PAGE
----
New report finds police abusing powers
[by Richard Lenarduzzi]
Nadine Miles. Image: supplied
The Aboriginal Legal Service (NSW/ACT) Limited (‘ALS’) has welcomed the release of a new Report by the Law Enforcement Conduct Commission (LECC) which shines a light on the excessive use of strip-searches in NSW, but believes urgent legislative reform and cultural change is necessary to safeguard Aboriginal people who are too often the target of these invasive practices.
Released yesterday, The Review of NSW Police Force Standard Operating Procedures for strip searches in custody, found that police procedures were ‘incoherent, out of date or incorrect, did not contain references to important legislative requirements and lacked clear guidance about exercising the powers appropriately’. The Report also noted that ‘the incidence of unlawful or inappropriate use of strip searches, particularly on young people, has become increasingly apparent’.
ALS’ Principal Legal Officer Nadine Miles said: “We welcome the Commission’s investigations into this deeply intrusive, humiliating and disempowering practice. The excessive use of strip-searching is causing significant emotional and psychological harm in Aboriginal communities.
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“We’re calling on the NSW Government to support critical legislative reform and increase police accountability and transparency in order to address systemic issues with strip-searches and other policing practice.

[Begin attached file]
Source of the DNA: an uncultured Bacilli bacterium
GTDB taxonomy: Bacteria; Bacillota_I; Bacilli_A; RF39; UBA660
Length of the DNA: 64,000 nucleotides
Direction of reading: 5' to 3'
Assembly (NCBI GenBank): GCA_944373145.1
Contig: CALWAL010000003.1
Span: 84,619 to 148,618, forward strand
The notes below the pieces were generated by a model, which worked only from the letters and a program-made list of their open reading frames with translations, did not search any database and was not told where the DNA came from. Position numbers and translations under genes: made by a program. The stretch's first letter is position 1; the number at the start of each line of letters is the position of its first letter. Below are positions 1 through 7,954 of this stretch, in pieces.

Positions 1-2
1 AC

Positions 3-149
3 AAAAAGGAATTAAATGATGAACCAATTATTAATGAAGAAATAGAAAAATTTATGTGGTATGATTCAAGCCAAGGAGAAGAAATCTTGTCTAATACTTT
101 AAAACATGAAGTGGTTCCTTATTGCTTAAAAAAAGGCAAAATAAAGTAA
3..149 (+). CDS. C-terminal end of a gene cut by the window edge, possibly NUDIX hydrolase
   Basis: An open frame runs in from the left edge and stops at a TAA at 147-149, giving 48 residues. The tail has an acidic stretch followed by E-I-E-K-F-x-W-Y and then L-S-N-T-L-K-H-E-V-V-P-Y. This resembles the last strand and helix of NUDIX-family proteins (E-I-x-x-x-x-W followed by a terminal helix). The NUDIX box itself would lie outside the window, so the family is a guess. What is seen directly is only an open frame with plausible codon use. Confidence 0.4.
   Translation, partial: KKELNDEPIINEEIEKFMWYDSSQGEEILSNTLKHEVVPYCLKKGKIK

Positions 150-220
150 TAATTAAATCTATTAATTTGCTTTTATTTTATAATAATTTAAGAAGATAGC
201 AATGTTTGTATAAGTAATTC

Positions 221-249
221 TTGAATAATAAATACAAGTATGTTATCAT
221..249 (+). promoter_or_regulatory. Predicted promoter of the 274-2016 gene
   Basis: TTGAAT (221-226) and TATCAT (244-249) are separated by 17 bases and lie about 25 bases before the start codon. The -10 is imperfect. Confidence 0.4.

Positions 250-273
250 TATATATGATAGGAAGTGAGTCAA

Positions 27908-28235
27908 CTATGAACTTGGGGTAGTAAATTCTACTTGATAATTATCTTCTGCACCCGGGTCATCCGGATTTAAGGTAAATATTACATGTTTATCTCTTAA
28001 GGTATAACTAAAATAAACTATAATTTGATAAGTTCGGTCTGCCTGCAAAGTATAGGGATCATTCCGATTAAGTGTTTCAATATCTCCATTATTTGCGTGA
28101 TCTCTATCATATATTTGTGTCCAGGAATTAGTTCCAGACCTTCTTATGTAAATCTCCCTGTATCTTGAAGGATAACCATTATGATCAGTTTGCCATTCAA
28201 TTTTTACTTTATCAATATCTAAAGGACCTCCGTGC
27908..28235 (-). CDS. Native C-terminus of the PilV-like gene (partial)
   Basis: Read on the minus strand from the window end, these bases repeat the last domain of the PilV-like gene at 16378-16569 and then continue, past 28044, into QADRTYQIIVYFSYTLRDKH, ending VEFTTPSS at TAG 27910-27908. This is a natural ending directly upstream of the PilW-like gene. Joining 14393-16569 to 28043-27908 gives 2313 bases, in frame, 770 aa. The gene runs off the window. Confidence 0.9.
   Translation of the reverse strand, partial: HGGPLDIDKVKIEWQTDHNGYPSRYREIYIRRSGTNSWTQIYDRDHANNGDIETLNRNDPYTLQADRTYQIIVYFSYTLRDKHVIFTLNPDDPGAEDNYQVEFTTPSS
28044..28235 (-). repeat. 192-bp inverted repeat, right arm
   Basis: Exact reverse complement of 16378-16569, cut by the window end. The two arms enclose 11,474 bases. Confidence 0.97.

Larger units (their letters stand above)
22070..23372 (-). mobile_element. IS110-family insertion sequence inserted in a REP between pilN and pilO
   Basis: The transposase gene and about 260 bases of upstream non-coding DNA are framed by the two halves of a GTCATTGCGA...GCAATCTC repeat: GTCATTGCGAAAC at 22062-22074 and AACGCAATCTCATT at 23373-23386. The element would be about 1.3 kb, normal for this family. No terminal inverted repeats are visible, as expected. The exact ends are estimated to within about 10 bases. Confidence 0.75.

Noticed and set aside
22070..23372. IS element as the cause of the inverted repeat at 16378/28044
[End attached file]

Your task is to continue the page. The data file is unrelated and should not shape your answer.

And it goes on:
“The new Report outlines deeply intrusive policing, including the filming of strip searches on CCTV, the use force and requiring people to remove clothing all at once, and to bend over, ‘cough and squat’. The existing police powers legislation (LEPRA) is too broad and requires urgent reform.
“The ALS often represents young people who are forcibly strip searched by the police. Young people who are often also victims of crimes, who have backgrounds of trauma, cognitive and other disabilities.
“Just last week we represented a 14-year-old boy with autism whose pants were forcibly removed with police retrieving his $2 coin he wanted to keep so he could buy something in custody. We are also currently representing a young girl who was forcibly strip searched with a number of male police officers present.
“These are not isolated incidents. This is every week,” Ms Miles said.
The Report’s release comes amidst broader scrutiny of police practices in NSW, including revelations that police have 'quotas’ for the number of invasive searches conducted each year and discriminatory targeting of Aboriginal children under the State’s Suspect Target Management Plan.